The VA Law Enforcement Training Center provides the necessary law enforcement training for VA police officers. Since its inception in 1972, the LETC has made great strides in its efforts to adequately and effectively train VA police officers for the rigors of their profession. Today, the LETC is a state-of-the-art police training facility and a highly successful VA Enterprise Center pilot that provides a comprehensive program of basic, in-service, and specialized police training for the VA Police and Security Service, along with a limited number of other special mission federal police agencies. As with President Lincoln's desire to help wounded Civil War veterans, their families, and the survivors of fallen combatants, the VA and its police officers have developed a deep commitment to honor and assist all military veterans and their families and ensure that these individuals obtain the level of care and respect that they so richly deserve.

Mr. Kennedy, a retired U.S. Secret Service special agent, serves as the deputy director of the Veterans Affairs Law Enforcement Training Center in North Little Rock, Arkansas.


(1.) For additional information, access the Office of Security and Law Enforcement's Web Site at, or contact the Law Enforcement Training Center at 2200 Fort Roots Drive, Building 104, North Little Rock, AR 72114; telephone: 501-257-4160 (office) and 501-257-4145 (fax).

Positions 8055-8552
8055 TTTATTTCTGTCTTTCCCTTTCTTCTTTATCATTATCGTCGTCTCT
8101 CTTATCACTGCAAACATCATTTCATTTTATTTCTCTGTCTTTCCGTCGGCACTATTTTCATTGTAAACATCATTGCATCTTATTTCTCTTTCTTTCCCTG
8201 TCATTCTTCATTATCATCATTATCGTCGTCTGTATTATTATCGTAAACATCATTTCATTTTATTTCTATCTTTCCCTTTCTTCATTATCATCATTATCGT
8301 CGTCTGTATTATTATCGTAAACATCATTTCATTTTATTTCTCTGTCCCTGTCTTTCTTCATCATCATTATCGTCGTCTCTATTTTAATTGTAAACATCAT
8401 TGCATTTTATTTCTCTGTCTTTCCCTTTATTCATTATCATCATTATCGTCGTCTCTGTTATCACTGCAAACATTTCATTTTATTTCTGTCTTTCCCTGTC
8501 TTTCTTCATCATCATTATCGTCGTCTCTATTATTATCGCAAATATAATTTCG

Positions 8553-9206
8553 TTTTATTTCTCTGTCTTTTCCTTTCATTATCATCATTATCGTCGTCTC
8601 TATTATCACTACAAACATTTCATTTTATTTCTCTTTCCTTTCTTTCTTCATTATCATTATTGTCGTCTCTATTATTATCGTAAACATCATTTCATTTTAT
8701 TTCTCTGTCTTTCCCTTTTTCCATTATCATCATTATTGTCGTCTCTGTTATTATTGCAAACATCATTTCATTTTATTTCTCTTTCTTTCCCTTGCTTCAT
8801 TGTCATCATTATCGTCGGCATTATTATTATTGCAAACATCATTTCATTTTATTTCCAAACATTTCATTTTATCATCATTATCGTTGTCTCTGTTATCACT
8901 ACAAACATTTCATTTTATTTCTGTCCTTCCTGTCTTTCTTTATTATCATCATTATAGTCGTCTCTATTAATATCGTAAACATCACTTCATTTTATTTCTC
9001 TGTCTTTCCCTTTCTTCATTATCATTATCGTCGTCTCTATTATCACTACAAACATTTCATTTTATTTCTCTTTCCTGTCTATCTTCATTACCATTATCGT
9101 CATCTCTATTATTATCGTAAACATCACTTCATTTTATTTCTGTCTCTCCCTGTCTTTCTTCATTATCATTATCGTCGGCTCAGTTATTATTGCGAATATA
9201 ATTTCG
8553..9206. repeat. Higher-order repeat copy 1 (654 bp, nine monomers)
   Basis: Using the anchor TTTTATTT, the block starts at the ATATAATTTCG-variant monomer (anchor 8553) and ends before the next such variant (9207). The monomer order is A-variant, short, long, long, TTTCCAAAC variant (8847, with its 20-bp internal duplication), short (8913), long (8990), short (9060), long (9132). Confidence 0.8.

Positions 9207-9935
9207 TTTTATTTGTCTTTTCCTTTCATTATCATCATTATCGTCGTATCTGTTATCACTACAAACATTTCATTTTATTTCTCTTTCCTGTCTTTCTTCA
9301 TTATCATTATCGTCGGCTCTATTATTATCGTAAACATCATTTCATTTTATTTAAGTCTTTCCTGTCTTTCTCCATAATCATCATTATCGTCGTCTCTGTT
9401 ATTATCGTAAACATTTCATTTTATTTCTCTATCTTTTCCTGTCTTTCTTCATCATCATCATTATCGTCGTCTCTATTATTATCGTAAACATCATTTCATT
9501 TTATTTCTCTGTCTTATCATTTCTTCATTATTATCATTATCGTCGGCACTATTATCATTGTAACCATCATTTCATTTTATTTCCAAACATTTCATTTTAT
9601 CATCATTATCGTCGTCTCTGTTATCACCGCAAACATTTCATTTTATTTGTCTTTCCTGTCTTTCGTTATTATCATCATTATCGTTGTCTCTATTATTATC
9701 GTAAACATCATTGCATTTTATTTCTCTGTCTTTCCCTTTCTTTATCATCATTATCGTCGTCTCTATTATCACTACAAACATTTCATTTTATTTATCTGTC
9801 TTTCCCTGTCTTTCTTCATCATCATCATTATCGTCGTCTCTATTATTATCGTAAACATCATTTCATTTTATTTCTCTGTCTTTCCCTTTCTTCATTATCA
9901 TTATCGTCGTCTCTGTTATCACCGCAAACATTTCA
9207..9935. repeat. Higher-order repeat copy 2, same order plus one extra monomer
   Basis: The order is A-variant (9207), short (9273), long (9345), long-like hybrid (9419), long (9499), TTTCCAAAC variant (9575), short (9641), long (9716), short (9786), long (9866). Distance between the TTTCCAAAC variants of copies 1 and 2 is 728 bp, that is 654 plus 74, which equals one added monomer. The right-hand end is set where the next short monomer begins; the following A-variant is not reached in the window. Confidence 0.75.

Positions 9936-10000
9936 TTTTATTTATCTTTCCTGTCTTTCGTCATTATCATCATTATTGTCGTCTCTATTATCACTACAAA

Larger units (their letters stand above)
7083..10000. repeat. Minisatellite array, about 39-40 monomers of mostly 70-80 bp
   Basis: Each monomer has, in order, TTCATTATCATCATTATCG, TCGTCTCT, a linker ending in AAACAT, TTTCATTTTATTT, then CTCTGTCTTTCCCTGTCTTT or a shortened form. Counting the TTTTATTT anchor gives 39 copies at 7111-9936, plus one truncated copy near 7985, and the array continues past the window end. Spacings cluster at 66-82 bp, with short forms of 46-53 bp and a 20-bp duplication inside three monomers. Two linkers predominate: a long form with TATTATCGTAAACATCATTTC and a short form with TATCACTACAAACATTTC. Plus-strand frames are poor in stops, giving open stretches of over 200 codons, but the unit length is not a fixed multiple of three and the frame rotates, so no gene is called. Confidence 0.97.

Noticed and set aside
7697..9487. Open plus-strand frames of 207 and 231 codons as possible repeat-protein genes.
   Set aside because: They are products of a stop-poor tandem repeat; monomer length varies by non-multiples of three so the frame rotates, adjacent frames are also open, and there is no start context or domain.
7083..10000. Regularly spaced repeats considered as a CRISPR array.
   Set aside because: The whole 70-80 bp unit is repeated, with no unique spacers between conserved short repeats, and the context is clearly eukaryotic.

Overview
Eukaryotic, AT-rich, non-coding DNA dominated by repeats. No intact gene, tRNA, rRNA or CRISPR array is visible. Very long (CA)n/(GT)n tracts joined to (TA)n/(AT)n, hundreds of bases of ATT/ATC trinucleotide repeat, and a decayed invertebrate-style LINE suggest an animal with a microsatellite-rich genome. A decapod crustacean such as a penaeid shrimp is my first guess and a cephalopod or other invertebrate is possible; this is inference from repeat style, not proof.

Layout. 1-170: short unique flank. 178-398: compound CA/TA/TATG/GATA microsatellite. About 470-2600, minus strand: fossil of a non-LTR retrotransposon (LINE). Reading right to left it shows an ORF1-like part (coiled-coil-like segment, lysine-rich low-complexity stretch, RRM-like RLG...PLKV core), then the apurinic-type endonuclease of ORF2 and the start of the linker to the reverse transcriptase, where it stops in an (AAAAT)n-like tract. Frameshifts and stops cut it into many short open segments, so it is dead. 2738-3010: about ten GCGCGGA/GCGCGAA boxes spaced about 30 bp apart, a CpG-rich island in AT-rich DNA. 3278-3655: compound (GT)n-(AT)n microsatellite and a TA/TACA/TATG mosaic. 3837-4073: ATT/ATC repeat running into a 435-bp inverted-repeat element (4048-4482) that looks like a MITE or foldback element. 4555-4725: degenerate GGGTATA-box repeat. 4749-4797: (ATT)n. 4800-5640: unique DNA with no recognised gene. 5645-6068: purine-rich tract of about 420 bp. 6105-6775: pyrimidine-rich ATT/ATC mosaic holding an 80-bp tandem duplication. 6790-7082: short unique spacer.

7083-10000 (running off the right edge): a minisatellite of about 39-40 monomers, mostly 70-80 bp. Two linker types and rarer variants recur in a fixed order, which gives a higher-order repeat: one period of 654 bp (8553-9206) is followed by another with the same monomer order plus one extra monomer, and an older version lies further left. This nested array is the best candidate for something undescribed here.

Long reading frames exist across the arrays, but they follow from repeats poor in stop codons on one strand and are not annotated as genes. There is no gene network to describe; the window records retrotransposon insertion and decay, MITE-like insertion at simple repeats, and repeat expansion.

(2.) The Government Management Reform Act of 1994 authorized federal agencies to establish a new type of revolving fund (Franchise Fund) on a pilot basis to provide common administrative services. Unlike other government revolving funds, Franchise Funds are required to price products at full cost and compete for customers. The VA saw this as an opportunity to improve the quality and reduce the unit costs associated with such services. For additional information, access the VA Enterprise Center's Web site at

(3.) Firearms training is a recent addition to the LETC annual course schedule. Prior to 1996, the VA Police and Security Services maintained a long tradition of not having its officers carry firearms and armed them, instead, with only pepper spray and a side-handle baton. However, between 1985 and 1996, five VA police officers were shot and killed in the line of duty. As a result, in 1996, the VA drafted a stringent plan for gradually training and arming all of its police officers,
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Publication:The FBI Law Enforcement Bulletin
Geographic Code:1USA
Date:Jun 1, 2001